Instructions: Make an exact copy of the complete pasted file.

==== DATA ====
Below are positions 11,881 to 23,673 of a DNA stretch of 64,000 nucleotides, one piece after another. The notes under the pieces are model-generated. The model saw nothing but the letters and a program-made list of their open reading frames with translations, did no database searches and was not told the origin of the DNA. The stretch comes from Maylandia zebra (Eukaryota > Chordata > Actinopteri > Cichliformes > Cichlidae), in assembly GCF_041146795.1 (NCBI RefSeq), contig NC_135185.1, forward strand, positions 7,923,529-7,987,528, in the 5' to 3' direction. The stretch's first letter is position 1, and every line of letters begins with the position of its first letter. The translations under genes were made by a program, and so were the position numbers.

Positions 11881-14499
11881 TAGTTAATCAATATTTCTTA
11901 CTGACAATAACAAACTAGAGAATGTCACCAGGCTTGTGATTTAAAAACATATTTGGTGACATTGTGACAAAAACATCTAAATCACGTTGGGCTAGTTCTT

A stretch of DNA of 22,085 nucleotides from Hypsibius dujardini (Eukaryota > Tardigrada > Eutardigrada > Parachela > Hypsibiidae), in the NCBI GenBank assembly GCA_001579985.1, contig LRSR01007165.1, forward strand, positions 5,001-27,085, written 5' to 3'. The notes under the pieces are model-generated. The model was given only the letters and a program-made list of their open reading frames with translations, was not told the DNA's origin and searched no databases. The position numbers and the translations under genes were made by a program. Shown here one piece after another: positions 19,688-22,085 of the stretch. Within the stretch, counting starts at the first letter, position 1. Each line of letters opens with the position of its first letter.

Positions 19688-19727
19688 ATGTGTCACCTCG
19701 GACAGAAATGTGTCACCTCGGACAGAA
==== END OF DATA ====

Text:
Below are positions 11,881 to 23,673 of a DNA stretch of 64,000 nucleotides, one piece after another. The notes under the pieces are model-generated. The model saw nothing but the letters and a program-made list of their open reading frames with translations, did no database searches and was not told the origin of the DNA. The stretch comes from Maylandia zebra (Eukaryota > Chordata > Actinopteri > Cichliformes > Cichlidae), in assembly GCF_041146795.1 (NCBI RefSeq), contig NC_135185.1, forward strand, positions 7,923,529-7,987,528, in the 5' to 3' direction. The stretch's first letter is position 1, and every line of letters begins with the position of its first letter. The translations under genes were made by a program, and so were the position numbers.

Positions 11881-14499
11881 TAGTTAATCAATATTTCTTA
11901 CTGACAATAACAAACTAGAGAATGTCACCAGGCTTGTGATTTAAAAACATATTTGGTGACATTGTGACAAAAACATCTAAATCACGTTGGGCTAGTTCTT

A stretch of DNA of 22,085 nucleotides from Hypsibius dujardini (Eukaryota > Tardigrada > Eutardigrada > Parachela > Hypsibiidae), in the NCBI GenBank assembly GCA_001579985.1, contig LRSR01007165.1, forward strand, positions 5,001-27,085, written 5' to 3'. The notes under the pieces are model-generated. The model was given only the letters and a program-made list of their open reading frames with translations, was not told the DNA's origin and searched no databases. The position numbers and the translations under genes were made by a program. Shown here one piece after another: positions 19,688-22,085 of the stretch. Within the stretch, counting starts at the first letter, position 1. Each line of letters opens with the position of its first letter.

Positions 19688-19727
19688 ATGTGTCACCTCG
19701 GACAGAAATGTGTCACCTCGGACAGAA